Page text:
Saturday, August 08, 2009

pirates of the seven DVDs

Most of us who live in Mexico have no direct experience with the drug war we hear about in the NOB press. Some Canadian newspapers give the impression that tourists are daily lured into the valley of death in Mexican resorts -- and that is only the time share salesmen.

Most of us see the occasional helicopter or Mexican Army truck. And that is about it.

That war is as remote to us as the war in Afghanistan.

But it can touch us in surprising ways.

I was having dinner the other day with an acquaintance in Melaque. We will call him Doug.

He is a good soul who actually lives out his principles: will not buy any product made in China (for a variety of reasons); will not eat shrimp because of the manner in which they are harvested; and refuses to be cowed into using politically correct language.

I would never think of accusing him of moral hypocricy. But we do not speak often of politics.

Instead, we talk a lot about old movies. He told me that he had recently purchased a copy of Apocalypse Now on the street in Manzanillo for about a dollar. He started to tell me about how much he admired Coppola's work when I interrupted him.

"You bought it where?"

"On the street. In Manzanillo."

"You bought a pirated copy of a DVD?"

"Calm down, Cotton. Who cares? So some corporation doesn't get an extra ten bucks. Who's the pirate?"

I told him I wasn't worried about the pirated aspect of the DVD (even though it is theft), but I was worried about the pirates who received his money. Being as well informed as he is, I thought he knew a large portion of the receipts from pirated DVDs end up in the hands of La Familia drug cartel.

He was shocked. I believe he had never heard about the DVD-drug connection.

Ironically, this week's Economist includes an article on President Calderón's war against the drug cartels. The article points out that drugs provide only about half of La Familia's revenue. The other half comes from selling pirated DVDs, smuggling people to the United States, and running a debt-collection service. Sounds a bit like the services rendered by crime families in Brooklyn.

Even though it is not universal, most expatriates avoid the purchase or use of illegal drugs. Using them is almost as insane as the laws that makes their use illegal. And I suspect that most of us will not be smuggling anyone north or asking La Familia to help us collect on that late rental installment.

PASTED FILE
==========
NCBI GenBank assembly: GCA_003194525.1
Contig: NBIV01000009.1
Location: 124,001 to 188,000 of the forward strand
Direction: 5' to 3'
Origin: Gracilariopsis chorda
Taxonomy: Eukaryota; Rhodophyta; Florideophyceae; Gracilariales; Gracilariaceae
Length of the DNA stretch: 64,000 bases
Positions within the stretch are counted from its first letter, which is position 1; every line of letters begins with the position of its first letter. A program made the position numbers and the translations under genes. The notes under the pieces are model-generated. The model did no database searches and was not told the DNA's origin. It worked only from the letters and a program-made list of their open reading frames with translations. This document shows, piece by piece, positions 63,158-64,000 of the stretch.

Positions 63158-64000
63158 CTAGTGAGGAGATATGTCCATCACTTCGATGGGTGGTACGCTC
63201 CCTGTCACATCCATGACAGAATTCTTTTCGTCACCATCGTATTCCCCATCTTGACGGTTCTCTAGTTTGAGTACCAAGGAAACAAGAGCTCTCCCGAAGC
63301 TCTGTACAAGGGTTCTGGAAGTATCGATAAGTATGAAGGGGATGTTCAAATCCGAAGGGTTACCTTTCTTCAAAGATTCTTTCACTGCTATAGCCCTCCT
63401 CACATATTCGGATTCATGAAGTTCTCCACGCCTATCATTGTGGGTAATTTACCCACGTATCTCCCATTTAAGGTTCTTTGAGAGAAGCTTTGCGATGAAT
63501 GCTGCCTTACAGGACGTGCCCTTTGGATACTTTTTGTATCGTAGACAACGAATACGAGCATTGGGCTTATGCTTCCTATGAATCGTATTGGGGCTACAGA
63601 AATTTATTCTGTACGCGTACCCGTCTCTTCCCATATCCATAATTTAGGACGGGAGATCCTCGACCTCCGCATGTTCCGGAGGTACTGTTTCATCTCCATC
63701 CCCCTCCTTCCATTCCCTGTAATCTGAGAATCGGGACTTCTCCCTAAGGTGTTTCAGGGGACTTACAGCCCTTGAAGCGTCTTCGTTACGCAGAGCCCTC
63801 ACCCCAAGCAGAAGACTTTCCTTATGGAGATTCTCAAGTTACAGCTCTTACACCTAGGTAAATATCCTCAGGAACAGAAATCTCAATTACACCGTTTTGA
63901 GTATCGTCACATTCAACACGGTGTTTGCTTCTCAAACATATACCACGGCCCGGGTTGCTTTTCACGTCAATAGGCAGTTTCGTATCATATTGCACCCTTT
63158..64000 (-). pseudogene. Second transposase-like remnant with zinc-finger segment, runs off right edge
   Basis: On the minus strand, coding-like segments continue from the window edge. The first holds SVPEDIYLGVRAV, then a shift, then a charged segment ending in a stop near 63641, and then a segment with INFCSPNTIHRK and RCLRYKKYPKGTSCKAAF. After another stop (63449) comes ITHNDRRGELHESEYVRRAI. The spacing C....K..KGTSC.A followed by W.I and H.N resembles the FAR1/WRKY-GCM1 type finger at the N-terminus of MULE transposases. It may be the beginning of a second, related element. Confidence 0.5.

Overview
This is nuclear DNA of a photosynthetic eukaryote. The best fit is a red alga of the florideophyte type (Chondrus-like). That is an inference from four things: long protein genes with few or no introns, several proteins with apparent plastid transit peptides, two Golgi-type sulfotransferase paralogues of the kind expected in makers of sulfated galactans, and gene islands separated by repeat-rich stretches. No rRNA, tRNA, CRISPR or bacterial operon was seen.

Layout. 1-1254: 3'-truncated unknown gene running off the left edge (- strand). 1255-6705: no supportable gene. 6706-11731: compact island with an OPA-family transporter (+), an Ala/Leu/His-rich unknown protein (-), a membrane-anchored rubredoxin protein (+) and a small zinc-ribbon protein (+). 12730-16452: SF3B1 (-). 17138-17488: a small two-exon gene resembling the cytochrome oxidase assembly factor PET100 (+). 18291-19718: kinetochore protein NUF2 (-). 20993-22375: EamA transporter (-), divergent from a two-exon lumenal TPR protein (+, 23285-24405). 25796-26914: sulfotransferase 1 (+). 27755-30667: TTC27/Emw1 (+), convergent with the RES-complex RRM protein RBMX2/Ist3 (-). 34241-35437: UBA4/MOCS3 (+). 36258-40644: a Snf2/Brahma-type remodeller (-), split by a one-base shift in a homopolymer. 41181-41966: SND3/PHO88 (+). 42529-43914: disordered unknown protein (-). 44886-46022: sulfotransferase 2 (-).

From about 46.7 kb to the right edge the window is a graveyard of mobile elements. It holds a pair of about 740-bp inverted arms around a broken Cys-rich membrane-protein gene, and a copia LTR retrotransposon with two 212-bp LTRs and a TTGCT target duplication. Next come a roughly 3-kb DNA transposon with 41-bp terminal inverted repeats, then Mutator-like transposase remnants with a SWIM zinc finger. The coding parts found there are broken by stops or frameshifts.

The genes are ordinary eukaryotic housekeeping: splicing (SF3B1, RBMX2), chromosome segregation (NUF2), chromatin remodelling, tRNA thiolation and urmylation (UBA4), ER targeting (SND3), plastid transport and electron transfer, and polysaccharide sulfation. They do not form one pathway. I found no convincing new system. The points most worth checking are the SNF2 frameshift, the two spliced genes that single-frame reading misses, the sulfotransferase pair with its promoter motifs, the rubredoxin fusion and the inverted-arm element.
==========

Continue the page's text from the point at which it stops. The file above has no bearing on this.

But we may -- and do -- buy those pirated DVDs that gaudily decorate almost every street corner and tianguis. Putting money on the table risks putting pesos in the same hands that shoot policemen and innocent civilians.

Like Doug, I am tired of being a moral hypocrite. I have not bought any of the DVDs. And I am not going to.

Neither is Doug. They now go into his moral bag with China and shrimp.


Anonymous said...

That is why I read your blog!
Take care..

Felipe said...

Doug doesn´t buy anything made in China?! How does he live? In a lean-to on the sand? Everything is made in China.

Interesting about the pirated DVDs and the narco connection. I did not know that. Won´t affect my life, however, because I don´t buy pirated DVDs anyway. Some people are just instinctively good.

Babs said...

Geez, I have never heard that either. But, I don't know how to use my DVD machine so I'm not a threat.
Shrimip are the ambrosia of my diet. What's his beef about shrimp? Pardon the pun. I've known many good shrimpers along the coast of Texas and Louisiana. Some of the hardest working people on earth.....for very, very little profit.

1st Mate said...

I didn't know that about the cartels being the pirates either, although it makes perfect sense. I just didn't want them because I assumed they'd be flawed, and I hate getting halfway through a movie only to have it start stuttering, turning to mosaic or shutting off on me. Besides, I rarely see a movie I'd want to own and watch more than once. Now you've given me yet another reason not to buy them.

Anonymous said...

Geez, if drugs only account for half their income..kidnapping, extortion, dvds etc. must sure be lucrative. I echo Felipe about Doug..there's no getting away from goods made in China. I remember when the U.S.A. manufactured goods for export. Nowadays munitions are our biggest export.

Jackie said...

I had no idea that the drug cartel was behind the selling of pirated DVDs. I would never have purchased one anyway.

Calypso said...

We stopped buying pirated DVD's a while back after reading about the Cartel's involvement.

Anonymous said...

Where were Doug's hi-tech toys made? Computer, camera, TV, etc. He must have gadget in order to watch those oh-so legal movies. Not to mention most things in the kitchen. He must live in wonderland.

Anonymous said...

Gee whiz! Are Steve and I the only two people on earth, besides Senor Calypso, that are not living under a rock? And the so well read Felipe? I am astounded!!! What are you people doing down there to stay up on current events??